“The response we got was extraordinary,” Stillitano said. “Every team was like, ‘Oh, can we send our women this year?’ And we just couldn’t, as an inaugural event, have 16 teams to launch it. This is just something we’re going to have to grow. We’re just trying to grow it properly.”
Stillitano and Relevent’s managing partner, Jon Sheiman, said part of the company’s motivation was to reinvest some of the profits it had begun to make after years of successful exhibition tours back into the game, and particularly in the women’s game. But Sheiman also said Relevent took pains not to appear to big-foot the American players, leagues and owners who have exerted considerable effort — and invested considerable sums — in backing professional women’s soccer.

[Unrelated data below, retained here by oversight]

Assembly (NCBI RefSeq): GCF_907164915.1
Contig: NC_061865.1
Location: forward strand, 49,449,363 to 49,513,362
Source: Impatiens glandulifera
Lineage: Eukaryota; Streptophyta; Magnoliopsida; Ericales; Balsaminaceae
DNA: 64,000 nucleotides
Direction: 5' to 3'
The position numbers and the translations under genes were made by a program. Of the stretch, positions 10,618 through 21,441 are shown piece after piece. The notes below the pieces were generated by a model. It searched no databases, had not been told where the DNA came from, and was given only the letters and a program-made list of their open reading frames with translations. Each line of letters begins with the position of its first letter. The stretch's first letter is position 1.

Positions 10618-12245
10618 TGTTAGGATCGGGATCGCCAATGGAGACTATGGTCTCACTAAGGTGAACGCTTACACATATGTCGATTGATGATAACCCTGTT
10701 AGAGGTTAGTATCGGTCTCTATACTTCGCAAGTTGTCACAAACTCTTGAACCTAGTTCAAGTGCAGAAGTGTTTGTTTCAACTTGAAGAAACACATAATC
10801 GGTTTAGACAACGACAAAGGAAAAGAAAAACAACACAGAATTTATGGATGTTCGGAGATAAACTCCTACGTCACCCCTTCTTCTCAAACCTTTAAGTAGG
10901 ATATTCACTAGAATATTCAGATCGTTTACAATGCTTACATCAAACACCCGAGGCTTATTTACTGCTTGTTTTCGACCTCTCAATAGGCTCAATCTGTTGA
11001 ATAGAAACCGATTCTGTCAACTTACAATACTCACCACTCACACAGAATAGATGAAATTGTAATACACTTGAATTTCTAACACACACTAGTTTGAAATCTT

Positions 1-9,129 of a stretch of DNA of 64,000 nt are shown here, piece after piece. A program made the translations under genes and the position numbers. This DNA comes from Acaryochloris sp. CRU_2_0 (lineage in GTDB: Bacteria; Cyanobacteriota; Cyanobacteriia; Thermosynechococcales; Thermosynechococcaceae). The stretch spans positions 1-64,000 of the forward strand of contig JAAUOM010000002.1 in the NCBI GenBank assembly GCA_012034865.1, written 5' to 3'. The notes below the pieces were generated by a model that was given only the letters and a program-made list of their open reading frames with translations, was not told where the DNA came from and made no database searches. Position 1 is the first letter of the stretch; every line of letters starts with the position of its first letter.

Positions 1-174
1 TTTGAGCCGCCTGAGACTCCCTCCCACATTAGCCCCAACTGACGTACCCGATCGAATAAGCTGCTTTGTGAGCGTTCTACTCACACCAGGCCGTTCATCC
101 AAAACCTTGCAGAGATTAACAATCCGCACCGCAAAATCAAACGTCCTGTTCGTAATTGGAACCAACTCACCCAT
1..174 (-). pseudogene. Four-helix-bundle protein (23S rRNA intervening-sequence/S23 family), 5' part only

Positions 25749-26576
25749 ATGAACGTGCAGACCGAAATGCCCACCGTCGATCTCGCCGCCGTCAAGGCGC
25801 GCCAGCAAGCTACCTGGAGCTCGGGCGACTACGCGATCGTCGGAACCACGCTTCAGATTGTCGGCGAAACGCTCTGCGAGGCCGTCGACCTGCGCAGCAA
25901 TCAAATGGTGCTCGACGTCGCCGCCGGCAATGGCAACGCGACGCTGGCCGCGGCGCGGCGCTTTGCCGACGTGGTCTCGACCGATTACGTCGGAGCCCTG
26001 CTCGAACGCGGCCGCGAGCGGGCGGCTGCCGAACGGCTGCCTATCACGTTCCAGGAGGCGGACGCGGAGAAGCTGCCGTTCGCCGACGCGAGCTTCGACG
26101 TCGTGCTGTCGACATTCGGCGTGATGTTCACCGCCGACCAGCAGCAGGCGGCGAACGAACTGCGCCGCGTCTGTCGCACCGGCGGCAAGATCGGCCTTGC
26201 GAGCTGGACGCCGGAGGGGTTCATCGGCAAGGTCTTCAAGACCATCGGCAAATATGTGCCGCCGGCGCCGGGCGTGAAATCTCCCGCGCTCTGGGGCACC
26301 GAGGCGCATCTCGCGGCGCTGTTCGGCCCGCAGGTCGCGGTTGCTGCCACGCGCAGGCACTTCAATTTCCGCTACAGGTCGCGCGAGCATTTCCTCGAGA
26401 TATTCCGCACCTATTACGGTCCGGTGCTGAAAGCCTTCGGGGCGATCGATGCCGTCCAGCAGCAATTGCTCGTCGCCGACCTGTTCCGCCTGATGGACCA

So while they said they could have filled a four-team field with European squads quickly, Sheiman said it would have been “irresponsible” not to have a National Women’s Soccer League team involved.
Before the inaugural weekend tournament in July, the women’s teams from Europe will gather in Portland, Ore., for several days of training. The teams will work out privately but also alongside a…